The Algona Upper Des Moines from Algona, Iowa on February 10, 1966 · Page 11
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The Algona Upper Des Moines from Algona, Iowa · Page 11

Algona, Iowa
Issue Date:
Thursday, February 10, 1966
Page 11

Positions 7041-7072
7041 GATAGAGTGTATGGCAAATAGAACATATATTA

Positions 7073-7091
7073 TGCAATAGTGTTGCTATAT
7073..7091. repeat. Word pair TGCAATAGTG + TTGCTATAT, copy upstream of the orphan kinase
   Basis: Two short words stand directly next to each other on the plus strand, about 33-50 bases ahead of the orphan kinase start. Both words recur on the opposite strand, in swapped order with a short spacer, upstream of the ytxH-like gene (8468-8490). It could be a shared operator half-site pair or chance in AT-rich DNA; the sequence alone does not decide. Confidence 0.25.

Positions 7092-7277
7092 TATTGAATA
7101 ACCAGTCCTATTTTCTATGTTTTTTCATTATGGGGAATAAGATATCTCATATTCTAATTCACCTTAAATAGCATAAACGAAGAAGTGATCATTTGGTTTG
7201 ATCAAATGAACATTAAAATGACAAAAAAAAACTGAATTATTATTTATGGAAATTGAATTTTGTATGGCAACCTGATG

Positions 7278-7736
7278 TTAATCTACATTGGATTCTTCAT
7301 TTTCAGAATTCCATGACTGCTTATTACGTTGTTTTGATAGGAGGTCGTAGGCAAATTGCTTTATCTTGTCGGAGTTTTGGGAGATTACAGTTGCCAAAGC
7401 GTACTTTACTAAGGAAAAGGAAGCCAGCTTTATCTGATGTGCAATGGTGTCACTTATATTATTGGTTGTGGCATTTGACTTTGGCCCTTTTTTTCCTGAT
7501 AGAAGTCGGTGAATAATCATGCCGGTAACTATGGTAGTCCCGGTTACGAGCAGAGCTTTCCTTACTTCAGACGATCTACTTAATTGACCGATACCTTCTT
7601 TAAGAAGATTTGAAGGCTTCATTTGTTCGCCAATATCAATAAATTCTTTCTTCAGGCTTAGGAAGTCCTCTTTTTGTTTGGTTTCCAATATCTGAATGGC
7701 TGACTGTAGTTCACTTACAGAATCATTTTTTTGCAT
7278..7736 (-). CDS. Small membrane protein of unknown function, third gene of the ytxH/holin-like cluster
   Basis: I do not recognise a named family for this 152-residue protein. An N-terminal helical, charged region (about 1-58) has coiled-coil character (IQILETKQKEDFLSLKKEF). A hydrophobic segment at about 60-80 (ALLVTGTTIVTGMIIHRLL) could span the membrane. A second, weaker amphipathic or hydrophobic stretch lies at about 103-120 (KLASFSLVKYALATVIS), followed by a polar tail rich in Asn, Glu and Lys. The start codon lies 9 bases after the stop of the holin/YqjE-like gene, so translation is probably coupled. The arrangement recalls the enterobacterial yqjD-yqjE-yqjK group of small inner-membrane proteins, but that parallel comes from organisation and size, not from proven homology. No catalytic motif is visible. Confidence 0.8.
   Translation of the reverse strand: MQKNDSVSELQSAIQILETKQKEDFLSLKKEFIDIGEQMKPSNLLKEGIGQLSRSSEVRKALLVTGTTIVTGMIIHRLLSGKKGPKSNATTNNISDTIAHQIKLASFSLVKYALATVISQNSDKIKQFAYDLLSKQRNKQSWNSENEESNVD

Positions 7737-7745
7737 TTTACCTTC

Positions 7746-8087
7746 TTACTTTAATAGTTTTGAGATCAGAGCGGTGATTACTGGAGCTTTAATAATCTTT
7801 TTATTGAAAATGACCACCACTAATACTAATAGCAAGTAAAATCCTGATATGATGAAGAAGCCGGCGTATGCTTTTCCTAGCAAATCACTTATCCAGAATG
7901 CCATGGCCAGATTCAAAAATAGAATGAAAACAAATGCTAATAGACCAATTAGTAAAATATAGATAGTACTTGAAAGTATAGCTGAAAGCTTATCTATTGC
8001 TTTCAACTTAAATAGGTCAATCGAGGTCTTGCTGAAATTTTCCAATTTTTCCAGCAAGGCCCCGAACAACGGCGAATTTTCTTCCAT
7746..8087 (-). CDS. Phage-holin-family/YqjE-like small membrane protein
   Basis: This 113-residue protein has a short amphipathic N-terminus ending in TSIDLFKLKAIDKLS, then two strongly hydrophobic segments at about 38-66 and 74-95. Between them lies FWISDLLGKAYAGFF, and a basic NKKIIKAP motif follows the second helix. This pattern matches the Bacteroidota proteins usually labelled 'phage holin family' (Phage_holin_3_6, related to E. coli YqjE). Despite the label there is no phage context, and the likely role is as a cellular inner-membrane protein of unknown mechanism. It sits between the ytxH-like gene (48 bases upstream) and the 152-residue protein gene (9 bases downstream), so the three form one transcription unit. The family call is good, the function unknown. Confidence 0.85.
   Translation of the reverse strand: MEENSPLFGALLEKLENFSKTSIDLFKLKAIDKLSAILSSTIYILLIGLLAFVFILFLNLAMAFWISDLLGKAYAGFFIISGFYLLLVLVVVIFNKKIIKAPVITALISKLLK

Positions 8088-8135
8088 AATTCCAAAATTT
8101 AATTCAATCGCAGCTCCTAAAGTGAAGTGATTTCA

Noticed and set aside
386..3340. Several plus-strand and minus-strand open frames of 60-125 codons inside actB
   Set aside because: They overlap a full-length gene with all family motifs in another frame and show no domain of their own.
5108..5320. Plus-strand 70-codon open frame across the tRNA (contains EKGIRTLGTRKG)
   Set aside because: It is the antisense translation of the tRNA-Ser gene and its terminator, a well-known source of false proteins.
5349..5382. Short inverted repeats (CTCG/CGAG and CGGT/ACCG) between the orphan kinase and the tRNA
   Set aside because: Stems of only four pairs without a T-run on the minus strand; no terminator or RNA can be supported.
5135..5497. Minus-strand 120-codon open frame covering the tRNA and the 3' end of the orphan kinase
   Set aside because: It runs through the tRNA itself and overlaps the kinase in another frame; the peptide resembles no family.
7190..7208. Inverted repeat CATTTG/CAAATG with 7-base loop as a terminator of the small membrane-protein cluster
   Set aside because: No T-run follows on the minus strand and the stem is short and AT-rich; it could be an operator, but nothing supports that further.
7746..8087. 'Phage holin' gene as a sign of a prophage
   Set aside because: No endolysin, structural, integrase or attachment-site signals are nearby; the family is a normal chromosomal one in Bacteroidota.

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(la.) uj>p*r DM Moln*t Thurittey, fcbruory to, 1966 FROM THE ATTIC . . . ... TO THE VAULT (V«ur Hebby - An4 Ytvr N«l«hbor'.) ly Dick Polmtr I don't know how this typing is going to turn out. This was written during the period when zero would have been considered a heat wave and the valiant efforts ol the furnace still leave much to be desired. Unfortunately, my column writing room has a northern exposure, but if I move, then I risk sacrificing the mood. - o - Several Items have appeared lately in the coin press that bring forth renewed discussion on the law of supply and demand. First, there Is the estate In California that holds more than 30,000 California commemorative half dollars. The total mintage of this coin was a bit over 100,000. With so many in one hoard, and 1 wonder just how they were accumulated and at what price, the coin has been selling for around $20. The question now Is Just how will this new supply effect the market. If, with some 70,000 potentially available, tho the actual market supply certainly would be considerably less, the price is $20, then doubling the supply would certainly push the price would be at least $10 and likely less, Needless to say, this reduces the value of those currently held and purchased at the current price. My suggestion would be to offer the coin at $10 for a period of six months with the firm guarantee that at the end of that period the remaining stock would be marked to take the coins out of the uncirculated class, The stock could then be disposed of as marred specimens at a filler price. Most serious collectors of commemorative halves want uncirculated, or nearly so. This method would establish the effective market at the $10 level and remove the threat of the remaining hoard from It. - o - A bank in Michigan Is disposing of a coin hoard used as collateral on a loan. A single customer accumulated this material and here you can see some aspects of the late coin shortage. Only a portion of his holdings were listed in the first ad. I noted the availability of 50 rolls of 1955S cents circulated and another 50 rolls uncirculated. Here from just one hoard is a supply of 5,000 cents divided between the two conditions, enough to meet the actual collecting demands of 5,000 collectors who THURS. thru SAT. FEBRUARY 10-12 2 BIG EXCITING FEATURES ! ALGONA INDIAN ARROWS MEET CAVALRY RIFLES AT OUSTER'S LAST STAND! CINEMASCOPE | COLUMBIA COLOR] JOSEPH COTTON DARREN McGAVIN PHILIP CAREY THE GREAT JOHN FORD who brought you "The Informer" and "The Quiet One" now adds his magic touch to A GREAT NEW MOVIE! Rod Taylor JOHNJORD -YOUMG- CASSIDY A film based on tho turbufont lift of Sf»n Q'Casny SAT., FEB. 12 ALGONA DOORS OPEN 10:30 - SHOW STARTS 11 sOO P.M. TWIN TERROR SHOW! She Turns Living Screaming Flesh Into Silent Stone! PETRIFYING COLOR! TECHNICOLOR! TECHNISCOPEP All SEATS - $1.00 Bort Lancaster in "the train" itafti Sunday at the Algona theatre Hurt Lancaster starts In "The Train." opening Sunday at the Algonn Theatre, through United Artists release. He portrays a I'rcnch resistance fighter in the adventure drama, directed by John Frankenhclmer. Paul Scofleld and Jeanne Moreau co-star In the thriller about a successful attempt to prevent the Nails from removing a tralnload of priceless loot from PnrJs to Germany In thr Inst dnys nf the Occuptlon. now lack the coin. If this much Is available from just one source, is this coin actually worth from 50 to 85 cents per specimen? The 1960 Philadelphia cent had a lower mintage figure than the 1960 Denver. This individual put aside 200 rolls of uncirculated Delivers and 1250 rolls of the Philadelphia. Here is a ratio of 6 to 1. When one looks to the future, it isn't the total mintage that determines the value of a coin but the amount saved. I wonder if the 1960P is really any scarcer than the Denver and I wonder if either one is worth anything. In cents from 1959 to 1964, excluding the 1964D, this lot contains no less than 5,650 rolls of uncirculated. The bank price on the 1960P is $1.05 a roll. - o The annual set from the Netherlands for winter help charity is a delightful collection of drawings done by children. This year, they also issued two of the values in a special sheet rather oddly arranged with six of the stamps on the side and the other six in the normal facing format. In case you may have forgotten my previous references, these are called semi- postals because in addition to the postal value, the purchaser pays an added surtax for the charity. The plus fee is usually in smaller numerals. The value 18 plus 12 means that the stamp can be used for 18 cents worth of postage but you pay 30 cents for it, the remaining 12 going to the designated charity. These sets have always been popular and foreign purchases give a nice boost to the fund. They are usually scarcer than mint tho the price is about the same. Generally postal validity is limited to a year. Like the Swiss, the Dutch postal agency uses meters on the forwarding cover but always encloses lightly cancelled stamps usually of the type just issued to represent the postal charge. THURSDAY thru SATURDAY "Great Sioux Massacre" 7:30 only. "Young Cassidy" 9:10 only. SATURDAY - "Tarzan Goes To India" 6 cartoons at 10:00 a. m. and 1:30 p. m. SATURDAY midnight Show starting at 11:15 p. m. "GORGON" and "THE SKULL", SUNDAY - "The Train" 1;304:00-6:30-9:15. MONDAY thru WEDNESDAY "The Train," 7:00 and 9:30. I guess that it is generally conceded that those things commonplace to you often go unappreciated. I noted a comment by a hobby columnist in Canada on the poor quality i. e. color and design of their paper currency. Yet, among collectors here, in crisp condition the Canadian $5 bill with its rushing water scene in deep blue is considered one of the world's finest bills. The $10 bill Is highly regarded as well. The paper currency of both Canada and the United States has a proud heritage of the very finest In engraving art, one of the reasons that collecting interest is rapidly increasing. Wed 49 Years, Honor Couple Al Whittemore WHITTEMORE - Mr. andMrs. William Fandel celebrated their 49th wedding anniversary. In honor of the occasion, their children visited them Monday night and enjoyed an evening of cards. Present were Mr. and Mrs. Ronand Conley and Patty of Mason City, Mr. and Mrs. Vic Youngwirth, Wesley, Mr. and Mrs. Floyd Conlon and Illene Fandel, Emmetsburg, Rev. James Fandel of Lake City, Mr. and Mrs. Francis Fandel and Mr. andMrs. Vern Bormann and Mr. and Mrs. Elmer Steier of here. - o - IS PROMOTED Mrs. Marie Hogan of Whittemore recently received a letter from her daughter, Mary Rae, that Mary Rae's husband, Robert C. Hentges, former Algona resident, has been promoted to the rank of Captain In the U. S. Air Force. Capt. Hentges with his wife and children, Jina, 5, Jeffrey, 4, and Teresa, 18 months, have been in Japan since May 1964. Capt. Hentges is assigned as a communication intelligence officer in the 5th Air Force Headquarters Fuchu Air Station which is located near Tokyo, Japan. - o - Mr. and Mrs. Martin Zimmerman, Mr. and Mrs. Harold Zimmerman and Mr. andMrs. Wayne Bell attended the twenty-fifth wedding anniversary of Mr. and Fort Dodge Sunday. Mr. and Mrs. Edward Farrell and Mr. and Mrs. Frank Foley returned home Tuesday night, from their trip in California and other western states. Enroute home they visited their brother, Guy Farrell, who was a patient ATTENTION KIDDIES! ALGONA SAT,, FEB. 12 at 10 a.m. & 1:30 p.m. MGM^.SYWEINTRAUB **.,,, GOES TO INDIA iOCKMAHONEY and Ml, Tin Elephant BOJ witkfiUCNDM, King of the Elephants ~™ "^™^^^^^^^^MBW^"^W|Wwf*• *. v W - * _____ PLUS 6 COLOR CARTOONS Admission With Approved Dental Cprd Tickets are available at oll'nnrii^;^..,.: n 0 «»i,. i uentists In Tickets Otherwise - Regular Admission ATTEND THE MORNING SHOW ?OR B| T f E R in University hospital, lowaClty, and their sister, Sister Mary Celine at Fairbanks, and at the home of Mr. and Mrs, Denny Farrell, Iowa City. Mr. and Mrs. Joseph Besch and Mr. and Mrs. Erwin Gerber left Sunday for Des Molnes to attend the Farmers Grain Dealers Convention. Mrs. Lucy Besch, mother of Joseph, stayed at the Besch home during their stay in Des Moines. Others who attended the convention were Mr. and Mrs. Larry Twedt, Mr, and Mrs. Lawrence Klrsch, Mr. and Mrs. Charles Bormann and Mr. and Mrs. Earl Steler. Mr. and Mrs. Lorenz Gade and Paul, accompanied by Mrs. Anna Wehrspan, mother of Mrs. Gade, drove to Union city, Okla. where they visited Mrs. Wehrspan's brother, Ralph Pat- sack, and her sister, Mrs. Mike Boevers. Mrs. Wehrspan will celebrate her 90th birthday March 11 and Is very active and able to take care of her home and also enjoys a good game of cards and Is a member of the Southslde 500 club. Eileen and Micky O'Brien spent the weekend with their parents, Mr. .and Mrs. Edmund O'Brien. Both are students in St. Catherine College at Omaha. SUN. thru WED. FEBRUARY 13-16 ALGONA CONTINUOUS SUNDAY FROM 1*30 P.M. JULES BRICKCN prtstn ZBURT LANCASTER In JOHN FRMKfNHCIMCR'S 7H!= TRAIN Cfr I tarring PAIN QPHFIFI H *" h MICHEL SIMON • SUZANNE FLON and In the rolt I C A M M C MHRF Al I rMUL oUUrlLLU WOLFGANG PREISS • RICHARD MUNCH oichrmm. JL/AININL l v IUr\rlnU A GREAT TEAM! A NEW MODEL 1850 OLIVER TRACTOR EQUIPPED WITH ircsfone TREAD ABOVE — The new Oliver Row-Crop model 1850. pictured above, was delivered by JOE BRADLEY EQUIPMENT, last Thursday, to Herman Becker of Irvlngton. What did Mr. Becker sneclfy for his fine new tractor? FIRESTONE DEEP TREAD TRACTOR TIRES ... the finest equipment available, providing greater traction and maximum efficiency in his field work. On the front he also has the new, popular FIRESTONE flotation-type tires which enable an operator to keep his front end down low, on top of the ground, with reduced soil resistance, assuring full use of maximum power. JOE BRADLEY FIRESTONE welcomes a chance to talk over features of the FIRESTONE DEEP TREAD rears, and the FLOTATION TYPE front tires, for YOUR tractor. (In the picture, left to right, Walt Bradley who handled the Oliver sale, Denny Melster who saw that the new FIRESTONES were properly installed, and Herman Becker, the owner of the new equipment. FIRESTONE and OLIVER make a good team — you'll like them too ! BIG TIRE BIG TRACTORS 23-Angl. TRACTION BARS SUP-R-TUF RUBBER 42XHIQHER BARS DOUBLE SlOf WALLS ALL NEW I TRACTOR TIRE STEP-UP „ BAR SUPPORTS INACTION Trade Today CHOP URNS UUARANTEED BIG TIRE BIG TRACTORS e EXTRA THiAD PUBS SUPR-LON CORD BODY WIDER' FATTBR. TREAD M%Mf| rKr : %$i T- ; -^ra§2 ,r^iSl Joe Bradley Firestone Phone 295-2421, Algona South of Algona Hottl